For the first 25 years of my career, it was encouraged to talk about the traumatic things we saw then move on. We ignored the fact that every time you see and are part of severe traumatic situations it leaves a scar. Those scars add up. They do not go away.
This is no longer acceptable.

The narrative is changing. There cannot be a stigma attached to talking about your stress and difficulty processing what you have seen and how it sticks with you. Supporting each other knowing that everyone is affected at some level and pain is not a weakness.

This year I spoke to a psychiatrist that specializes in Posttraumatic Stress Disorder (PTSD). She told me that in the past five years she has seen more firefighters and police officers than in her first 20 years of practice combined.

When elected I will insist that our preventative mental health network and crisis network is in place for all members of Woodinville Fire and Rescue. Doing everything we can to keep our community safe means doing everything we can to support the health of our firefighters.

I will make sure PTSD becomes a recognized issue within the culture of the Woodinville stations and support for the firefighters and their families.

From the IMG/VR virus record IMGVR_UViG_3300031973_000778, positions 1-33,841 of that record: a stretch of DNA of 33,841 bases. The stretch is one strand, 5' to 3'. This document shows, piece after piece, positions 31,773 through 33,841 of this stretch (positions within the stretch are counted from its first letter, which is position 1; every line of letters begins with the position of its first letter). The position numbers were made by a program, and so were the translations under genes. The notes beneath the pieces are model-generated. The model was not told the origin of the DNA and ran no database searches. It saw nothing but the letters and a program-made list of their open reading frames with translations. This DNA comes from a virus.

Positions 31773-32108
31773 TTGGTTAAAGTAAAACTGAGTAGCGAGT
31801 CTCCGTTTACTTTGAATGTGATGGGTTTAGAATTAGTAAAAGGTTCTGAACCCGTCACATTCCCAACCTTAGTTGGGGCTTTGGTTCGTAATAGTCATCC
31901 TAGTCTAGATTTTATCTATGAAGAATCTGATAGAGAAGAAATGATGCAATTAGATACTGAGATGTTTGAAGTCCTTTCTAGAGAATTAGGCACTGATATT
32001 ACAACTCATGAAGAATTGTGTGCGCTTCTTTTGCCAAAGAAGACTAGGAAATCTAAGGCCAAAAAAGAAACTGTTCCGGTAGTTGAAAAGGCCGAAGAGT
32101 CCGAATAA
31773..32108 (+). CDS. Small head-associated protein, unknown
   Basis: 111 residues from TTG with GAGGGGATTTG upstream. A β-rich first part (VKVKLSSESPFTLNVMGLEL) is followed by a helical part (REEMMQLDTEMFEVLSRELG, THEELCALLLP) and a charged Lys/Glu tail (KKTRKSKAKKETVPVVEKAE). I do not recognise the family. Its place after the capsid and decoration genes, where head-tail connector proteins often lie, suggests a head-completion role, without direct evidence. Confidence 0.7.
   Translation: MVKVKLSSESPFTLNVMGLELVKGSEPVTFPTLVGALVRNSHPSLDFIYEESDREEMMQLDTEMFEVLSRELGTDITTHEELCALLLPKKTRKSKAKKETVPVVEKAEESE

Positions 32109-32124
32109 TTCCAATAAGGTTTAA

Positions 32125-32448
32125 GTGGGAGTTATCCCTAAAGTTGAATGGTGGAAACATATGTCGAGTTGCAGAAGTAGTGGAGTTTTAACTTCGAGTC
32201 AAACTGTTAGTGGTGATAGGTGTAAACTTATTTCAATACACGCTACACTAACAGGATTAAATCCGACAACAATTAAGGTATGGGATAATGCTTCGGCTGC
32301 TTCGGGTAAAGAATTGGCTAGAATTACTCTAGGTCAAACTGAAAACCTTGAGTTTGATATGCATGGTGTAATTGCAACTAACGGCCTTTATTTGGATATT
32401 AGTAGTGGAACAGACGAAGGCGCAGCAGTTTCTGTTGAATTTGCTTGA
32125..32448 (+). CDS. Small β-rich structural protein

Woodinville Water District Commissioner Position 2

Dale Knapinski
Incumbent

After six years as a Board member, that's an easy question for me to answer. Keeping long term, experienced, dedicated people on board at the District is our most pressing issue. That's the best way to deal with the variety of issues that come our way.

Keeping great employees is a balancing act of providing a friendly work environment, adequate pay, and benefits, room for personal growth, a management team with up to date training, all coupled with maintaining reasonable rates.

The District has 34 employees and five elected Board members. We have a large number of long term people, and their combined experience makes dealing with issues much easier.

Our Staff and Board members have previously dealt with King County, Seattle Public Utilities (SPU), fire services, and local construction contractors. We understand the game, keeping us in a much better negotiating position.

Providing safe water, keeping up with growth, planning for the future, having emergency procedures in place, maintaining infrastructure and responding to changing employment trends is no easy task.

Negotiating sewer and water contracts with King County and Seattle Public Utilities requires a working knowledge of legal issues and how new contracts and franchise agreements need to be formulated to best serve ratepayers.

Experience plays a vital role in those negotiations. Keeping experienced people on board is the most pressing issue for us as a water district.

The Woodinville Water District is effectively a monopoly. If you want water or sewer service, it comes from the Woodinville Water District.

The ratepayers own it, however, and by your vote, you decide how it is run.

 

Ty Graham

Challenger

The most important issues facing the Woodinville Water District board over the next six years will be the renegotiation of the water supply contract with Seattle Public Utilities and the sewage contract with King County Metro.